The studies including pediatrics and/or adolescents, younger than 19 years old; studies with unvalidated diagnostic criteria for painful TMD and OSA; scoping, narrative and systematic literature reviews; case reports; animal studies; non-English language studies, and studies with confounding diagnosis including stroke, headache, bruxism, and/or depression were excluded.

3. Search strategies

A literature search was conducted using two electronic databases, namely, Scopus, and PubMed, from 1982 to 2022. Reference lists from relevant scoping, narrative, and systematic reviews or original articles were also search to identify further relevant literatures.

Multiple keywords and MeSH (Medical Subject Headings) terms related to OSA and painful TMD were used for the electronic search. The search strategies for Scopus and PubMed were listed in Table 1. Two reviewers (J.H.K. and J.K.L.) independently screened the title and abstract of the identified appropriate studies included in this systematic review. If both reviewer had inconsistent decisions regarding an article, such an article was excluded.

4. Risk of bias assessment

One orofacial pain specialist (J.H.K.) and one librarian who as expertise in methodology and literature search evaluated the methodological quality of the eligible articles using the risk-of-bias assessment tool for non-randomized study (RoBANS) version 2.026. The RoBANS covers six areas; the selection of participants, confounding variables, the measurement of exposure, blinding of outcome assessment, incomplete outcome data, and selective outcome reporting. Each area of the RoBANS tool was judged as either ‘low’, ‘high’, or ‘unclear’ risk of bias. Two assessors independently evaluated the risk of bias of the articles based on the RoBANS tool, and items inconsistent with each other were determined via thorough discussion.

III. Results

1. Literature selection and characteristics of the selective studies

A total of 77 articles from Scopus and 148 articles from PubMed database were identified. After removing duplicated articles, 158 articles were identified from the initial search. After the title and abstract screening and full-text assessment, 5 studies were finally included in this systematic review.(Fig. 1, Table 2) One study adopted both prospective cohort and case-control design27, two studies used the cross-sectional case-control study design22,28, and the other two studies adopted the cross-sectional study design23,29. TMDs were diagnosed using the RDC/TMD22,27,28 or DC/TMD criteria23,29. Three studies employed overnight full-channel PSG to evaluate respiratory events and the sleep qualities whereas other two studies used self-administered questionnaires23,29.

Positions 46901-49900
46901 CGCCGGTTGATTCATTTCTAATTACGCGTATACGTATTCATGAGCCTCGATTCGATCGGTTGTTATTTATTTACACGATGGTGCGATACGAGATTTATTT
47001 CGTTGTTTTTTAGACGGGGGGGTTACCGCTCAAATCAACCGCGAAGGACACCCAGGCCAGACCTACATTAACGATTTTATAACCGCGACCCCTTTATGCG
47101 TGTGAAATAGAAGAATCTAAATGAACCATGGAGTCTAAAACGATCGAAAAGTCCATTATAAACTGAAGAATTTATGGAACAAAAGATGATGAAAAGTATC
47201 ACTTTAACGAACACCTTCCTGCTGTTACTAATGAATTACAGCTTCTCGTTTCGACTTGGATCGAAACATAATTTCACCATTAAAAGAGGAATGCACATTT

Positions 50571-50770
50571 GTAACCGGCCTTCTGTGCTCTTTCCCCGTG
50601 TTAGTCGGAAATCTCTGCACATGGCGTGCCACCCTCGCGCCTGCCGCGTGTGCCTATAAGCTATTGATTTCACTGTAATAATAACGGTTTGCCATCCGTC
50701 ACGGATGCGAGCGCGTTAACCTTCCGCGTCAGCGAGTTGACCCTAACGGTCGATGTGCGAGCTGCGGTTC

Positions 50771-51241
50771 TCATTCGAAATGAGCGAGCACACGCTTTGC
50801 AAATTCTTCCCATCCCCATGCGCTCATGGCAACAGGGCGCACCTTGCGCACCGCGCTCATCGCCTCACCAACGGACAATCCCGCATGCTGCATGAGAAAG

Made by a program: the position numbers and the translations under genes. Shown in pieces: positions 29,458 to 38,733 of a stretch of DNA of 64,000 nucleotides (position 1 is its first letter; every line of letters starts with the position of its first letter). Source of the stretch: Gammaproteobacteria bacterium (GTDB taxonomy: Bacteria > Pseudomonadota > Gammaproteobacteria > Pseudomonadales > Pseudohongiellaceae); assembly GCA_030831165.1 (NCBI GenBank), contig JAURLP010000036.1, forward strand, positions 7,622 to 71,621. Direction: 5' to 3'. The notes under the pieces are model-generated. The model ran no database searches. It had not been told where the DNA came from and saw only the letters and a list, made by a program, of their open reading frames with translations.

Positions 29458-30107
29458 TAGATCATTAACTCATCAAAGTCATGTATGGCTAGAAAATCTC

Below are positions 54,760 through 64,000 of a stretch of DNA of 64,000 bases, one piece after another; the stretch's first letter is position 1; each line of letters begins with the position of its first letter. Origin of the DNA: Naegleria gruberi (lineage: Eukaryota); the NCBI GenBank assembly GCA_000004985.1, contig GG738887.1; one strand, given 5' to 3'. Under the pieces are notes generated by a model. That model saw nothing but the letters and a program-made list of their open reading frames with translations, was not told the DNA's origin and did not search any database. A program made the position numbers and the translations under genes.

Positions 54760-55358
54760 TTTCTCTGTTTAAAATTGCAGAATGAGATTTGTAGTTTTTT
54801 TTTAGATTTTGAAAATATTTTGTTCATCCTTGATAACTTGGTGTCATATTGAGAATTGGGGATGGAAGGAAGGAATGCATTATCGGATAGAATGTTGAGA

2. Methodological quality assessment of the included articles

Four studies clearly mentioned the inclusion criteria22,27-29, whereas one study did not clearly state the inclusion criteria and basement assessment for controls23. Two studies measured and controlled confounding factors22,27, whereas three studies did not23,28,29. All studies were conducted without employing blindness between the observers and participants, and between observers and evaluators22,23,27-29.(Fig. 2, 3)

3. Results from individual studies

Three studies which employed overnight full channel PSG for assessing OSA showed that myofascial TMD patients presented higher levels of sleep disturbances, respiratory events and arousals22,23,28. Two of the three studies reported precise PSG data about sleep quality, oxygen desaturation, and respiratory events22,28 but the other study did not23. One study suggested the primary insomnia as a potential risk factor for hyperalgesia and central sensitization in patients with myofascial TMD which was diagnosed using the RDC/TMD criteria22. Primary insomnia was found to be correlated with mechanical and thermal thresholds on the masseter muscle and forearm and the respiratory disturbance index with increased pressure pain thresholds on the forearm22. Another study demonstrated that patients with TMD had higher levels of respiratory events and arousal compared with controls and that the levels of sleep disturbance and upper airway resistance were associated with acute myofascial pain levels23. One study that employed both cross-sectional and prospective cohort designs suggested that OSA was a potential risk factor for TMD but could not determine role of TMD on onset of OSA27. The results from the longitudinal prospective cohort study demonstrated that 1st onset TMD was two times higher in the 60% participants with high likelihood OSA27. This study also presented the results from the cross-sectional study indicating that chronic TMD cases exhibited 3-fold higher odds of high likelihood of OSA27. However, this study used self-administered questionnaires to screen the risk of OSA and did not used the PSG. One cross-sectional study demonstrated that consecutive patients with OSA had increased risk of TMD. Conversely, another cross-sectional study showed that patients with chronic TMD had deteriorated sleep quality and increased risk of OSA29. Hence, OSA appears to have potential influences on the development of TMD; however, the role of TMD in the development of OSA still remains unknown.

IV. Discussion